In Israel, the week after the Pesach (Passover) holiday, the memorial days begin. The first one on the list is the Holocaust Remembrance Day.
According to the Jewish calendar the new day starts at sunset, thus memorial services begin in the evening with the sounding of the (air-raid) sirens. For one minute many people stand at attention, either at home or when they are on the streets. Traffic comes to a standstill and many people stand with bowed heads next to their cars.
Nationwide, schools have special programs dealing with this tragic period in human history, and dignitaries participate in more memorial services and candle lightning ceremonies. A 2-minute siren can be heard during the morning hours, calling the people to remember.
A week later the Jewish people have another memorial day – for the fallen soldiers in Israel’s many wars, including the many innocent people killed by terrorist attacks. When the sun sets on the evening of this Memorial Day, the sadness is replaced by joy – the Independence Day celebrations begin. This year, 2008, Israel celebrates her 60th anniversary.
Remember! It’s an active verb!
Webster’s Dictionary describes is as “something that is kept alive in the memory, so that it can be called to conscious thought without effort.”
A variation is to recall/recollect, but this implies some effort or will to bring something back to mind.
When you remember, or tell others of past events or experiences in your own life, then you “reminisce”.
Remember in the Old Testament
The Hebrew word for remember, think of, mention is “Zachar”. We read it for the first time in Genesis 8:1. “God remembered Noah.”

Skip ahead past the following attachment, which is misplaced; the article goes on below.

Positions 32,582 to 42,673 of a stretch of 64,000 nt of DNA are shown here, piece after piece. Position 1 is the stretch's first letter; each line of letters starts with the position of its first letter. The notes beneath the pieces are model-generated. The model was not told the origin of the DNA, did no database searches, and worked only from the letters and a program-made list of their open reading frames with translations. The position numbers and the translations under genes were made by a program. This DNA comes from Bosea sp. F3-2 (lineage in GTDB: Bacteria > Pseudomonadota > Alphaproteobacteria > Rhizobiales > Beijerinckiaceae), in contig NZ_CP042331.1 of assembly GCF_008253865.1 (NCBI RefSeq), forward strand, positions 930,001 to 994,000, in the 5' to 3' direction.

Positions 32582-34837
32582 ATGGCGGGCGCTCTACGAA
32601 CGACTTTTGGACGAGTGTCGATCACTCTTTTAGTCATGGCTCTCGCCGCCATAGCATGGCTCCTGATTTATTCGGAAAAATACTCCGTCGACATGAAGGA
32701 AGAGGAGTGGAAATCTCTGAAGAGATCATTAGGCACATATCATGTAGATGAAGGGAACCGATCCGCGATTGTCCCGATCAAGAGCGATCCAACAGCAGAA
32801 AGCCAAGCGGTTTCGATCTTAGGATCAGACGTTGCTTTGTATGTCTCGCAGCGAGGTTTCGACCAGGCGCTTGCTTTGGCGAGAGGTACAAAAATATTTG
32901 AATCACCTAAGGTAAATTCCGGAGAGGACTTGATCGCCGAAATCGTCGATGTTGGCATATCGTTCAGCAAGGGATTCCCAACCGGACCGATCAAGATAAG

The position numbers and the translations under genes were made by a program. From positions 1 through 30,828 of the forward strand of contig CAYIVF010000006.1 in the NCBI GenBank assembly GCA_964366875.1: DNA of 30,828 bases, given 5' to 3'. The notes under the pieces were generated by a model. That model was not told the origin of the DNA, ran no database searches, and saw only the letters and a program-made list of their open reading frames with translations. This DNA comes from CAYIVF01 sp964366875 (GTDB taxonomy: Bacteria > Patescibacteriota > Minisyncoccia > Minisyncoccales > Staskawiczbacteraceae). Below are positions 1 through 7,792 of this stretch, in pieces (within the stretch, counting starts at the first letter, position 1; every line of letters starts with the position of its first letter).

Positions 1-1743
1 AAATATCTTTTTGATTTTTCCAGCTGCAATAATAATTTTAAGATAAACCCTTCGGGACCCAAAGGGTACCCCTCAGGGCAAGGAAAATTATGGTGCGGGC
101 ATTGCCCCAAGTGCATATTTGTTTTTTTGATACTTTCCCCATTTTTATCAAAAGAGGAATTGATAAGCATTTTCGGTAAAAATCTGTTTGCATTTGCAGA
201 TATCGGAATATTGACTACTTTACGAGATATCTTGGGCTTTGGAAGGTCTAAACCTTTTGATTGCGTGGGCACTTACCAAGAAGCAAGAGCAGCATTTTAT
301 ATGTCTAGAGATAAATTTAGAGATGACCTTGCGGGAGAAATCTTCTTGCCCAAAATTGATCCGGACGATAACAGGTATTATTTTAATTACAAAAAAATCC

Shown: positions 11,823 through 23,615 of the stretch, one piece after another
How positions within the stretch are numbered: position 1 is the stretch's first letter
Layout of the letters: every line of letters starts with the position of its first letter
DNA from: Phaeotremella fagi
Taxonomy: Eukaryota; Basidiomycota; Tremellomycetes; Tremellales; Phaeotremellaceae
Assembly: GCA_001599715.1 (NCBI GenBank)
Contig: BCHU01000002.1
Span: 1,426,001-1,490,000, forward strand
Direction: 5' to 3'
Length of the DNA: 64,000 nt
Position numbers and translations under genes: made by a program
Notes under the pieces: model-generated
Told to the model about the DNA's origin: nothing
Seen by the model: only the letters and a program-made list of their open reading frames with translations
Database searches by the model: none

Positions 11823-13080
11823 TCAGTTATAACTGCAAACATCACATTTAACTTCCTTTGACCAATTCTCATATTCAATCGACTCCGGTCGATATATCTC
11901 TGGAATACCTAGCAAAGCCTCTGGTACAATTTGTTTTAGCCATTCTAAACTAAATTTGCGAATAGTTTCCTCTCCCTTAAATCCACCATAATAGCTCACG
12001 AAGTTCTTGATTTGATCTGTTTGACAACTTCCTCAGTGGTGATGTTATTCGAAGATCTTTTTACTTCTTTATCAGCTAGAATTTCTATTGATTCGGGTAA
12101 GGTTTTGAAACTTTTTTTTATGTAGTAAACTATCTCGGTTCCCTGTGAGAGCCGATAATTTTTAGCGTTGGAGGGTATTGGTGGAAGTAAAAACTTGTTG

The LORD tells Noah in Genesis 9:15, “I will remember my covenant.” The rainbow reminds us of God’s promise to mankind.
God acts in remembrance of His covenant promises.
God remembered Abraham, His people. “I heard their groaning… remembered My covenant…” (Exodus 6:5-6).
God’s promise to remember is repeated by the covenant he made on Mount Sinai, when the Israelites became a people. (Leviticus 26:40-45). Psalm 98:3; 105:8; 42; 106:45 mentions the fact that God remembers His covenant.
In Ezekiel 16:60 God remembers His promise to restore His people and bring them back from captivity.
“I forgive their iniquity, I will remember their sin no more,” Jeremiah 31:34 says.
Unfortunately for Joseph, but part of God’s plan for his life, Pharaoh’s butler forgot Joseph’s request, “remember, mention” me to Pharaoh. (Genesis 40:14).
God commands His people to:
• “Remember this day when you came out of Egypt.” (Exodus 13:3)
• “Remember the Sabbath day.” (Exodus 20:8)
• Above all, “to remember His marvelous works.” (Psalm 105:5; 1 Chronicles 16:15).
The Hebrew “Zechor”, “Zikaron”, means remembrance, memorial.
• God said of His covenant name (YHWH = LORD) “this is my memorial unto all generation. (Exodus 3:15; Psalm 30:4; 135:13). The name recalls His acts to fulfill His Covenant.
• God’s people were commanded to “remember Amelek.” (Exodus 17:14).
• The bronze layer that covered the altar (Numbersc 16:40) and the heap of stones near the Jordan River (Joshua 4:7; 20-24) served as perpetual memorials to the sons of Israel.